Kids caring about sharks, part two: Ocean Hero Robin Culler teaches shark conservation

Filed Under (Activism, Sharks, Special Events, Summer Sharktakular 2010, conservation) by Alexa & Cindy on 25-07-2010

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 ”SHARKS…what? No way! I HATE sharks and I don’t want to know anything more about them!”

That is just the response I got from Pat, over three years ago. Today, Pat is one of my most avid Shark Finatics.

“We fear what we don’t know.” It so holds true with the world of sharks.

At one time or another, we fall prey to media sensationalism. We have become accustomed to the reports of injuries or death related to auto accidents, disease, and so forth. But, when a shark is implicated, you can almost hear the gasps. Thank you, “JAWS,” your impact will never be forgotten!

Do we continue to fall into our comfort zone of being deathly afraid of these amazing creatures or do we take the time to get the facts?

Shark Finatics! students show their stuff.

The Shark Finatics decided it would be way more beneficial to get the facts. We have spent a few years researching and learning as much as we can about the world of sharks. They have been here for over four hundred million years. How can we even begin to process that information? Through periods of extinction, when other species died out, the mighty shark remained.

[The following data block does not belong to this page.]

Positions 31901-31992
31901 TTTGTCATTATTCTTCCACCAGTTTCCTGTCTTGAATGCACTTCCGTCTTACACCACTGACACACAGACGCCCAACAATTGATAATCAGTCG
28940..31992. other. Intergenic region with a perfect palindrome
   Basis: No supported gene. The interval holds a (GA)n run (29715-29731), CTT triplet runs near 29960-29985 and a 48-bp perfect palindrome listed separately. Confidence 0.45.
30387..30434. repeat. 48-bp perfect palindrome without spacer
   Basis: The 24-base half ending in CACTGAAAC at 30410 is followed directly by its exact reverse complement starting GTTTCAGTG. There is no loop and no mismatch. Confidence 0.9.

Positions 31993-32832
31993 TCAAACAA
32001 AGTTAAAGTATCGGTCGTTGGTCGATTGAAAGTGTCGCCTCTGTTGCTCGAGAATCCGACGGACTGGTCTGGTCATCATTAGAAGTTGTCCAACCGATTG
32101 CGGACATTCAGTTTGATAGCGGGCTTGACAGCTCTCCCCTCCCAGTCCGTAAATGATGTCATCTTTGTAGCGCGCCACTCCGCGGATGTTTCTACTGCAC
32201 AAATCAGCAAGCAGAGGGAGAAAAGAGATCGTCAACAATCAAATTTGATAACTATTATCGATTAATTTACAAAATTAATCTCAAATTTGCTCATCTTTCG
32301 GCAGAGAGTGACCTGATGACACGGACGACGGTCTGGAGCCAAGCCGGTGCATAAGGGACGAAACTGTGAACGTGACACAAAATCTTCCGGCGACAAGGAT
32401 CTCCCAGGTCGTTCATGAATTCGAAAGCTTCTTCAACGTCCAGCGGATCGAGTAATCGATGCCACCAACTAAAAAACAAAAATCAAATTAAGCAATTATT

Having to evolve very little, this incredible predator has managed to survive. But, is his time on this planet starting to run out?

Sharks play an essential role in our marine ecosystem. They are here for a reason and we need to ensure their continued existence.

The Shark Finatics believe it begins with education.

Our motto is “Learning, Teaching, Saving.” We are committed to learning all we can about sharks and then take every opportunity to teach others.

We have found that most people we talk to know nothing about shark finning. If enough people learn about this horrific practice and get angry, then maybe they will begin to take action. It is easy to be sympathetic towards the abused puppy or kitten. They’re warm and fuzzy. Sharks, meanwhile, are busy disputing their undeserved reputation as beach-clearing man-eathers. It is up to each of us to take the time to discover how truly magnificent sharks are.

Kids, look at what Alexa, as well as the Shark Finatics, are doing. They recognize the importance of nature’s gifts and are investing much time and energy into making a difference.

You can do the same. Form groups or clubs and gather information. There is so much available at your fingertips. Get involved with a conservation organization. They all love when children show their concern. Teach your classmates and friends…get them excited.

After all, you will be growing up in this world and right now, this world needs a lot of help.

It is such a great feeling to know that you are doing something to ensure a healthy planet.

Sharks need you and they need you now. And who knows, maybe you can be as lucky as the Shark Finatics and become an Ocean Hero. I believe Alexa is well on her way to becoming one!

~Robin Culler

Robin Culler with her Shark Finatics!